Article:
by Bob Wheeler

    In a recent blog post an atheist blogger (Tildeb) complained about “how poorly understood is atheism by those hell-bent on criticizing it.” (  Tildeb went on to say that critics of atheism too often claim “that non-belief inherently possesses immorality while blathering about its association with all kinds of pejorative descriptions and character assassinations for those who do not believe in some meddlesome supernatural deity or deities . . .” To clarify the misconception Tildeb bids us to listen to what atheists have to say about themselves.

    There is no small measure of justice in Tildeb’s complaint. The Ninth Commandment forbids us from misrepresenting someone else’s character or actions. We have no right to put words in other people’s mouths which they themselves would never care to speak. An atheist is as entitled to his fair day in court as anyone else.

    So, according to atheists, what really is atheism? Does it really have all those negative associations? If there is anyone entitle to speak on the matter it is Dan Barker, the former evangelical preacher turned atheist who, along with his wife Annie Laurie Gaylor, is currently cop-president of the Freedom From Religion Foundation.Dan Barker

    Mr. Barker tells us that atheism is “merely the lack of theism. It is not a philosophy of life and it offers no values. It predicts nothing of morality or motives” (godless, p. 97). He distinguishes between “soft” atheism (not believing that there is a god) and “hard” atheism (believing that there is no god). Strictly speaking, the former is not a belief; it is simply the absence of belief. “In general, atheists claim that god is unproved, not disproved” (p. 104).

    Does atheism necessitate a rejection of moral values? Mr. Barker denies it. He tells us that “most atheists seem to be deeply concerned with human values” (p. 99). “Whatever the moral motivation may be it likely originates in a mind that is deeply concerned with fairness and compassion, love for real human beings and concern for this world . . . ” (p. 100).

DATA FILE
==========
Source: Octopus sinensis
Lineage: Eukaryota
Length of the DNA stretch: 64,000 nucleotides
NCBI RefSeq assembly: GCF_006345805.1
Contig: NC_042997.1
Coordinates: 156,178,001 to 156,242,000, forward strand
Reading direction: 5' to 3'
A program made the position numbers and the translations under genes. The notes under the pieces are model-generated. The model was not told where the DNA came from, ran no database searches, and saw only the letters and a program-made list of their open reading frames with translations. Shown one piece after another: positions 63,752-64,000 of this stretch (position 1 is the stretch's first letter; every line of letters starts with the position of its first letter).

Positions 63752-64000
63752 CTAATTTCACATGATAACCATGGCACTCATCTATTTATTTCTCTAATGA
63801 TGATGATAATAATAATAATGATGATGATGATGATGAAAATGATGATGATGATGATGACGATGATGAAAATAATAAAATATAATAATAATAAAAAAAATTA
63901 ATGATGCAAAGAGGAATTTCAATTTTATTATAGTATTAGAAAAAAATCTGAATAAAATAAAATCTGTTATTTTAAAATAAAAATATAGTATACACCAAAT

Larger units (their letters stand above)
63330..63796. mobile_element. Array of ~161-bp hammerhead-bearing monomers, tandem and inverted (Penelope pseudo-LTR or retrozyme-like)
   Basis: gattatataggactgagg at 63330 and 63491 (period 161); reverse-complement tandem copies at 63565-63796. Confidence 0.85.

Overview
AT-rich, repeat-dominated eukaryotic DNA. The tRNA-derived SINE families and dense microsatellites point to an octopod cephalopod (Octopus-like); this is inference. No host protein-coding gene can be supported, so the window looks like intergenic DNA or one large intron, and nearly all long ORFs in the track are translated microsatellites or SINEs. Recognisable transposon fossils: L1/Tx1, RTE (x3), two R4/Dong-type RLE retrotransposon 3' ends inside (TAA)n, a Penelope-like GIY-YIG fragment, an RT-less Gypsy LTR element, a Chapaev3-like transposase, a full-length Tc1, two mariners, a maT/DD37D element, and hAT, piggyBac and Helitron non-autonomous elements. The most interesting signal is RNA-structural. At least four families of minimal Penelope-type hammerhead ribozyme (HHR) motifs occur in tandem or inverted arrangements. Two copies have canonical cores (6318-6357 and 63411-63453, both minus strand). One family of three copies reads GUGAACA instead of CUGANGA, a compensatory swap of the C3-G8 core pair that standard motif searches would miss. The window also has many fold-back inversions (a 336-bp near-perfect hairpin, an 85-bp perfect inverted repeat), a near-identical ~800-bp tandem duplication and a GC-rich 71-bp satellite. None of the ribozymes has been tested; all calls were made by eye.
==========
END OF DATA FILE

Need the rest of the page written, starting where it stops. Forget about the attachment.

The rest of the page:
Mr. Barker pointed out that atheism “is not a philosophy of life and it offers no values. It predicts nothing of morality or motives.” In this he is absolutely right, and herein lies the whole problem. While it may be undeniable that many atheists are “deeply concerned with human values,” are they being logically consistent? It is undoubtedly true that many atheists, on a personal level, are kind, humane, and good to others. And it is also true that many atheist thinkers have attempted to find a non-theistic basis for morality. But they have not succeeded. Those that have tried have come up with multiple and varied answers. Perhaps few atheists would dare to tread where Nietzsche boldly forged ahead – to the brink of nihilism. Some, such as Engels and Dewey, frankly confessed that morality is basically sociological in nature. Many prefer to see themselves as “humanists,” and many resort to some form of Utilitarianism – the philosophical doctrine of the greatest happiness for the greatest number. All of these approaches, however, have serious problems.

    In the end the problem with atheism is precisely the fact that “it is not a philosophy of life and it offers no values.” It offers no answers for the deepest questions of human existence – the meaning and purpose of life, the nature of morality, justice and human rights, and all the higher aspirations of human endeavor. It is simply a negation, and it leaves us with nothing but the brute facts of physical existence. Everything else is, well, a matter of faith.

    It is hard to see how any human being could be satisfied with that.